Kwamalasamutu is a Trio Indian village in the Sipaliwini District in southern Suriname. It is located close to the Brazilian border. Literally, Kwamalasamutu means ´bamboo sand´, reflecting its position next to the sandy banks of the Sipaliwini River, where it was founded. The village is home to the Paramount Chief of the northern Trios.

The region consists of vast tracts of northern Amazon rainforest that is renowned for its rich and unique biodiversity. The village of Kwamalasamutu is remote and quite isolated. It is not connected to other places by roads. However, nowadays a number of flights arrive every week from the capital city of Suriname Paramaribo. Traditionally, the Trio Indians used the rivers to move from one village to another. When the population of one village grew too big for the environment, some families moved away upriver to settle somewhere else. In Kwamalasamutu however, people now tend to stay more permanently. Over the years, families of several different Indian tribes have settled here. Currently, the population has grown over 1000 people. This is now resulting in the overexploitation of fish and wildlife stocks. With this development, the dependency on products being brought in from Paramaribo is growing.

Inhabitants of the village have been living here mainly from fishing, hunting and small scale agriculture. A variety of crops such as cassava, banana and sweet potatoes are being cultivated on small crop fields, the so-called ‘kostgrondjes’. These crop fields are located close to the village. As in many Trio communities, cassava is the staple food. It is widely grown and processed into cassava bread, meal and wine. Usually the women carry the harvested cassavas from the fields back the village and process it. Men are in charge of hunting and fishing. They hunt on mammals such as deer, tapir, peccary, agoutis, monkeys and also on a number of forest birds. Except for chicken, the community does not keep and breed livestock.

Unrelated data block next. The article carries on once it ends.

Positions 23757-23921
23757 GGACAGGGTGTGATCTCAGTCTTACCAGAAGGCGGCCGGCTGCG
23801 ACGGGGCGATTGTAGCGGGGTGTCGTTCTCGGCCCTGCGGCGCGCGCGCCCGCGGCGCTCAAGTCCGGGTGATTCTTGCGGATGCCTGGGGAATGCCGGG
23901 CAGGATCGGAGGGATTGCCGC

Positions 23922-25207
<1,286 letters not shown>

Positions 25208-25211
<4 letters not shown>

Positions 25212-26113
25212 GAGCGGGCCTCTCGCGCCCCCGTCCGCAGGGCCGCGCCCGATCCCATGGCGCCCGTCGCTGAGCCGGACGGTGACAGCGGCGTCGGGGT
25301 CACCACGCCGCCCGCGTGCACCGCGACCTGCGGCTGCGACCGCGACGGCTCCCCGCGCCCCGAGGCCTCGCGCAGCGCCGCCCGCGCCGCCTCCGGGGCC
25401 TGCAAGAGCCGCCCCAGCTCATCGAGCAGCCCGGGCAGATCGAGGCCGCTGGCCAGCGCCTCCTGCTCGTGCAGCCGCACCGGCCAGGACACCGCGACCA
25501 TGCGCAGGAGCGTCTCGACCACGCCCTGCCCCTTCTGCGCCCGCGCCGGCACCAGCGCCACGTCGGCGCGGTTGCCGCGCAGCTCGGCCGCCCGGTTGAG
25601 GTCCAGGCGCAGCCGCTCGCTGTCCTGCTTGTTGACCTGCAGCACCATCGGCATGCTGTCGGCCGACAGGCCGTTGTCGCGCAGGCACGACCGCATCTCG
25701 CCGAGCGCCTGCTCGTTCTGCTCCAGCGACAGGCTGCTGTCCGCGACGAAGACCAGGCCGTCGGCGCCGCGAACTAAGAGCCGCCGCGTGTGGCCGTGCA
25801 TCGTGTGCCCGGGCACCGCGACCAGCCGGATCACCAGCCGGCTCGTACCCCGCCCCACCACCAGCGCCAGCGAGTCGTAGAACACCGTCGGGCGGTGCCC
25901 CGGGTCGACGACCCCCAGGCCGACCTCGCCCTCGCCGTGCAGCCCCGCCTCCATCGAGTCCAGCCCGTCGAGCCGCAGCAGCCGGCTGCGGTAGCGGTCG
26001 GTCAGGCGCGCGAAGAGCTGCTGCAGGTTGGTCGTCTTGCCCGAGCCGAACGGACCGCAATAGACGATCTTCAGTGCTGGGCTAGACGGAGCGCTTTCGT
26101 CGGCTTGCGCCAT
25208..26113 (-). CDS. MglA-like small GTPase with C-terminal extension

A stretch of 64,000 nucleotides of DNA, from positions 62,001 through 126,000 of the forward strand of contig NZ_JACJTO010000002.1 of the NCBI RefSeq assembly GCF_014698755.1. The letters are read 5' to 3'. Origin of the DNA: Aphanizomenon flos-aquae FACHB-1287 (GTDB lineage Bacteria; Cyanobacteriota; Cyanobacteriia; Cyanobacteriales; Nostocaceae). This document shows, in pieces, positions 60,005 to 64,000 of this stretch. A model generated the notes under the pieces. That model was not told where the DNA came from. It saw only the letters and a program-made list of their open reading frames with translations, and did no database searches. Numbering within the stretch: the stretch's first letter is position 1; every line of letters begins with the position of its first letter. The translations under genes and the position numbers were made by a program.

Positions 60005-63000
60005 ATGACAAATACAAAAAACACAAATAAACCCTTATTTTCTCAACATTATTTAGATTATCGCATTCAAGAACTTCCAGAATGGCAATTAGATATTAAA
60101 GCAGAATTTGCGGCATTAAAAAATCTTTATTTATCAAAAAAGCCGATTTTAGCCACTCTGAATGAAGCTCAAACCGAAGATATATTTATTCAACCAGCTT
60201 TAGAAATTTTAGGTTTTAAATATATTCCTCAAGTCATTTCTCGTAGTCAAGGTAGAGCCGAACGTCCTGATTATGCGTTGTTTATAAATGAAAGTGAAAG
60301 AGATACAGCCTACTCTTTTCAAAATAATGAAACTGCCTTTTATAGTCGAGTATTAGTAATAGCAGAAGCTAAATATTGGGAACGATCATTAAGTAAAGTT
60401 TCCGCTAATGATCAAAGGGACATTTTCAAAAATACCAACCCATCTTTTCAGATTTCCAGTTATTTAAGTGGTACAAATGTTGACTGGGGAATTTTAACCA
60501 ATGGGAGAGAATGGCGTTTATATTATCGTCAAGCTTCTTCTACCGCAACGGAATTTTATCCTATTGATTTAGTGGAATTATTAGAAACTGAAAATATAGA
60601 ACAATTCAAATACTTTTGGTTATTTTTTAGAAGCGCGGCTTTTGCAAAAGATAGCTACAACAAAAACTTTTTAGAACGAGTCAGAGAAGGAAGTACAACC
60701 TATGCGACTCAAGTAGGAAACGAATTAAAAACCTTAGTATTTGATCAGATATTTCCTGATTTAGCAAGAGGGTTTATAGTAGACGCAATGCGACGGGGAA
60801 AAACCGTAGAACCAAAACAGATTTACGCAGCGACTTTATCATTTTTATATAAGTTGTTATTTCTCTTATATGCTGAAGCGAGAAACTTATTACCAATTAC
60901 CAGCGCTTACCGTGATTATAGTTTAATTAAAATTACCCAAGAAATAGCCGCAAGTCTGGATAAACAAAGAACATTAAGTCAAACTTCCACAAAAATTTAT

The traditional way of life in Kwamalasamutu is being influenced by the arrival of a number of modern day facilities such as gasoline powered boat engines, solar panels, a central generator, a medical clinic and a large primary school. Besides this, many of the young people move out of the village in order to study in Paramaribo or find jobs elsewhere. The village chief admits that the traditional Trio culture and even the local language are gradually disappearing in Kwamalasamutu. Efforts to restore the historical proud are very much appreciated. This is one of the reasons why project COBRA has been welcomed here. Another reason is the participatory way in which COBRA operates. It is mainly the indigenous people themselves exchanging knowledge and expertise and thereby motivating each other to find and share best practices in terms of sustainable resource management.

In Kwamalasamutu COBRA hopes to play a significant role in recognising the importance of conserving community traditions and learning from the way Trio Indians have been able to sustainably manage this region without depleting its valuable resources. Using a system viability approach, COBRA intends to provide better insight in the threats faced by the village of Kwamalasamutu and the opportunities villagers have to respond to emerging challenges.

QUICK DOWNLOAD: Check out the English version of the COBRA Handbook for Practitioners.